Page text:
Edited by: Malak Ezz
Sometimes you just can’t help but wonder if things used to be the same. Were there edgy teens back in the old days too? Or were rebels and misfits very different from what we consider to be rebellious? In some ways, you could consider our generation to be aliens compared to those a few decades ago, but in others, we’re carbon copies of them – just maybe with our own modern spice. Let’s take a trip back in time, and find out whether or not we’re so different from the teens of the past after all.
Our First Stop: the 1920s
This was a time -in many ways- surprisingly similar to ours, but in others not so much. From dancing to fashion, this decade had it all. While teen girls typically wore wool skirts, blouses, dresses and leather party shoes, boys wore suits and hats similar to those of adult men, and they continued to for around 30 years.
Entertainment started creeping into the picture, with the rise of automobiles – yes, cars – allowing teens to go out with their friends, and often even go on dates to the movies or just drive around for fun. This was the first decade they were allowed to have unsupervised dates, marking the start of some leniency. This wasn’t always the case, though, since some teens -often times more women than men- had to run away to get proper education or a job they deserved.
Then Came the 1930s
with The Great Economic Depression, bringing staggering rates of unemployment all around the world. While at first you’d think this would lead parents to encourage their children to find jobs at an early age, the effect was quite the opposite. The importance of education skyrocketed,and almost all teens were now enrolled in high school.
Fashion and music continued with the momentum they acquired in the last decade, but dating and cars fell behind, since there was barely enough money to keep teens in school let alone buy them cars and help them pursue their love life.
The Calm before the Storm: the 1940s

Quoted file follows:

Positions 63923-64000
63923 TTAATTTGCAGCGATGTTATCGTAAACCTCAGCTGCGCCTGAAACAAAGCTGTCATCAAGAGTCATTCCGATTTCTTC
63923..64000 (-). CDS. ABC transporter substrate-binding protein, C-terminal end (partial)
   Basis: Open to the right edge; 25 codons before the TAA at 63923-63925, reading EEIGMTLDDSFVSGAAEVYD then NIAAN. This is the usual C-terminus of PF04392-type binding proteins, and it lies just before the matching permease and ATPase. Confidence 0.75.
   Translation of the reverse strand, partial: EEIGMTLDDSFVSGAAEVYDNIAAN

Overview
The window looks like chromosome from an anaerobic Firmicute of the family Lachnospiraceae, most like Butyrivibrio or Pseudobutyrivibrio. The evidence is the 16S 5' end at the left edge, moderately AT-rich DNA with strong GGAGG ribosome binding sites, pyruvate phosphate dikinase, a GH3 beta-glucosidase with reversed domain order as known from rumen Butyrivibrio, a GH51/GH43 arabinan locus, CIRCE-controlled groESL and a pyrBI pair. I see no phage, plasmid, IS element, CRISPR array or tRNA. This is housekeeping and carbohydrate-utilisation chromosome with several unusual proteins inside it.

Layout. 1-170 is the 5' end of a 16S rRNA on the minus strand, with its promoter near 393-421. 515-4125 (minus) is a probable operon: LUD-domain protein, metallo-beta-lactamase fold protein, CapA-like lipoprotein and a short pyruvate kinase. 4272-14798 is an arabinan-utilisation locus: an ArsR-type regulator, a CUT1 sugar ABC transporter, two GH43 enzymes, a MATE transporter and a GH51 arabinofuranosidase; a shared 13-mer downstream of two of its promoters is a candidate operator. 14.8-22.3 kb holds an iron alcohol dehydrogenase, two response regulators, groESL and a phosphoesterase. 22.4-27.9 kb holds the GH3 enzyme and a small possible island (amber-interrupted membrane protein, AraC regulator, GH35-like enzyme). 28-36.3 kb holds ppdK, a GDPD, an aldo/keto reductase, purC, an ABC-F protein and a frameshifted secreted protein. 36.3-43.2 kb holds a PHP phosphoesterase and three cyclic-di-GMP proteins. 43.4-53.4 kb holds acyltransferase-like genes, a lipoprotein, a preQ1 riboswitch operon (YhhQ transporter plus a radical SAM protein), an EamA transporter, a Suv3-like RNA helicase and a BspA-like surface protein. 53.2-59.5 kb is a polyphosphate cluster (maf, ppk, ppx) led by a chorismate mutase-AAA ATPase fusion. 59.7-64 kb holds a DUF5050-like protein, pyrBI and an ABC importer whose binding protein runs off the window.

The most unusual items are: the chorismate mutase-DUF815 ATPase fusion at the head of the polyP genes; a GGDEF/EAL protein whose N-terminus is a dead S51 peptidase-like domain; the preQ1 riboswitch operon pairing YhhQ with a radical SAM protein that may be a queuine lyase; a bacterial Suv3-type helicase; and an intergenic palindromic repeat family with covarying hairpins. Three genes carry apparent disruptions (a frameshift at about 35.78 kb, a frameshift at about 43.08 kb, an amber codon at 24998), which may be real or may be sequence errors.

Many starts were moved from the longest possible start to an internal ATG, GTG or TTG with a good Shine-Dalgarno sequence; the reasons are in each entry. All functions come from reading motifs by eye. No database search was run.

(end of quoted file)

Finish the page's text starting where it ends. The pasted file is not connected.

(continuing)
This decade was only figuratively calm, since there was a little issue arising at the time, known as the first world war. This lead to barely any change in the image of teenagers, as people were less focused on societal aspects of their lives and more on actually living. There was still an effect on teens, however, as many were sent off to fight for their countries or forced to help in any ways they could, sprouting an antiwar opinion among the crowds.
Not to mention of course, the stereotypes that were enforced into teens in this decade and all those past, which include girls being taught to favour marriage over finding a job.
The Beginning of Rebellion: the 1950s
Teens are now encouraged to go to college. The denim revolution began, with boys now favoring jeans over suits. Many famous figures such as Elvis Presley and Marylin Monroe presented new trends, such as women accepting more revealing clothing, as opposed to the more conservative clothes of the past. Teens now prefer cinemas over watching TV’s, and parents prefer the opposite – causing Hollywood to start catering to teenagers specifically. Parents hate rock music, and their kids love it. They’re finally starting to appear as a separate entity in society. They finally started to rebel.
The Societal Split: the 1960s
With their tight jeans, floral shirts and flip hairstyles, teens were embracing the sudden change in their society, and were no longer so seemingly perfectly blended in with the rest of the age groups. The 60s also saw the rise of self-discovery, with many teens grouping up together as goths, geeks and many other stereotypes/subcultures which allowed them to feel more in place. Starting to sound familiar, huh ?
There’s also the fact that teens in the 60s were quite pessimistic due to the world war that came a few years before them, and so wanted to experience their lives to the fullest, even if that meant doing some things that were considered quite inappropriate in the past. Teen rebellion at its finest.
Enter the 1970s, Skating by
The 70s marked a rapid change in values. Drugs were shown openly in movies and on TV, and were much more prominent in the lives of teenagers than they were in the past with quite a few teens at the time smoking weed and drinking alcohol. Some schools even went so far as to have smoking areas for students.